Toddler Travel | Where to Stay

Tips On Traveling With A Toddler | Where To Stay | by Sycamore Street Press

Tips on Traveling With a Toddler is a new series on the blog. I’ll be sharing what I’ve learned through my own experiences in the U.S and Europe with my daughter, as well as tips from friends and other trusted sources. – Eva

Everything becomes a bit more complicated when you decide to travel with a kid. And a toddler just might be the most challenging age of all. But this didn’t deter Kirk and I from traveling to Arizona, Oklahoma, Stockholm, Helsinki, and Paris with our (then) one year old daughter in 2012. Here are a few things we learned about choosing where to stay:

1) Location, location, location.

Although it may be tempting to stay on the outskirts of town to save some money, don’t do it. Not with a toddler in tow. You want to keep all travel time to a minimum. Think of it this way: You’re already spending your hard-earned time and money to go on a trip, so don’t waste it in transit. This is even more important if you plan on taking your child back to your room each day for a nap, which will obviously double your travel time (and down time). When you stay in a great location, you can just walk out your door and start exploring right away.

On our recent trip to Europe, we stayed in the Sodermalm area of Stockholm, which is full of lovely cafés, shops, and parks. In Paris, we stayed on the Rue de la Paix, which is just a few minute’s walk from the carousel and playgrounds of the Tuilerie gardens, the opera house, Galleries Lafayettes, and more. Two very different kinds of neighborhoods (young, hip vs. posh, historic), but both  with plenty to do and experience. By contrast, we stayed a little further from the action in Helsinki. The tram stop was just a block from our hotel, and the ride only took about 10 minutes to get to the center of town, but it still made us feel a lot more disconnected.

2) Apartments are ideal for families.

First of all, you get more space for less money. So while the little one is sleeping in the bedroom, you can move about freely in the rest of the apartment instead of typing up emails on the bathroom counter or huddled under the sheets with a flashlight and a book. You also have a kitchen, which can save you money on meals and the hassle of dining out with a toddler. We’d often find a fun café for lunch every day, and eat breakfast and dinner at the apartment. (This also gave me an excuse to explore local grocery stores and markets, which is one of my favorite parts of traveling.)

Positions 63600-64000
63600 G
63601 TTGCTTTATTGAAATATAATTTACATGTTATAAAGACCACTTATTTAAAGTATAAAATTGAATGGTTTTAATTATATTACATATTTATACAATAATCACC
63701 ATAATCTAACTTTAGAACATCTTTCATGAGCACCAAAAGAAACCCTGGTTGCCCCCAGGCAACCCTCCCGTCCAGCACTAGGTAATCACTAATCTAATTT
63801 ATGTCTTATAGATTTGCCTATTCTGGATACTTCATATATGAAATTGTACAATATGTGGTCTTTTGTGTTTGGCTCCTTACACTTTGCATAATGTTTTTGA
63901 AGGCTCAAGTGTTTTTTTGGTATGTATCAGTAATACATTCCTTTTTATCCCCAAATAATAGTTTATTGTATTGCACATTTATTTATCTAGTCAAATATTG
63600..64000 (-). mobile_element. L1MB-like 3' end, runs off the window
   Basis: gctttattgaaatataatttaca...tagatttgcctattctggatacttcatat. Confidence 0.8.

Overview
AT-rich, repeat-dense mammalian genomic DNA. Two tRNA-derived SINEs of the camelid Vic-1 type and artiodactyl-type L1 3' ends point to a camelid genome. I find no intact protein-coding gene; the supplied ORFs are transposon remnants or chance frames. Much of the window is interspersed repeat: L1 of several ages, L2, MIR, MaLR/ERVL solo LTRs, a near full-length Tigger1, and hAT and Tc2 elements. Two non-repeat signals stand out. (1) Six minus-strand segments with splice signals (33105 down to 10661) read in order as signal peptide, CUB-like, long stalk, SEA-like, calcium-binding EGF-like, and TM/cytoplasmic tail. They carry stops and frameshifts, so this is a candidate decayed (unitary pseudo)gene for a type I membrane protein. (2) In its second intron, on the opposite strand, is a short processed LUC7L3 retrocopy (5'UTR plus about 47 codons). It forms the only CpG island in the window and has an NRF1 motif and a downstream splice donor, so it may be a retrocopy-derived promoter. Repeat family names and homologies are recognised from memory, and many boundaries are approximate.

We’ve rented apartments through AirBNB twice in the last year, and both have been great experiences. (I stick with places with multiple positive reviews.) I’ve also heard that HomeAway.com and VRBO.com are good resources.

3) Hotels can still be a great option…

Especially if you get to stay for free. We had enough credit card points (through Sycamore Street Press) to stay for free in Helsinki and Paris, otherwise we probably would have booked apartments in those cities as well. But I would consider a hotel again  — whether or not we have points to use — for the following reasons: 1) Maid service: So nice to come back to a clean room with fresh towels and sheets. 2) Breakfast buffets: So many more options than if we made something ourselves. 3) The front desk: I’m not someone who has the concierge arrange my entire stay for me, but it’s nice to know that someone is always there to answer questions or just hail you a cab.

Basically, although you have less room in a hotel, usually have to pay more, and will probably have to do some tip-toeing around, you’ll feel more pampered than when you stay at an apartment. Which is nice, since you are on vacation.

Of course, every child and situation is different, and what worked for us may not work for you. But I hope this may be of some help if you are planning a trip with a little one. If you have any tips to add, I’d love to hear them in the comments section. Thanks! – Eva

Some related posts:

+ Flying With A Toddler

Thoughts on Taking Time Off for the Self-Employed

+ Tips on Taking Time Off for the Self-Employed

 

 

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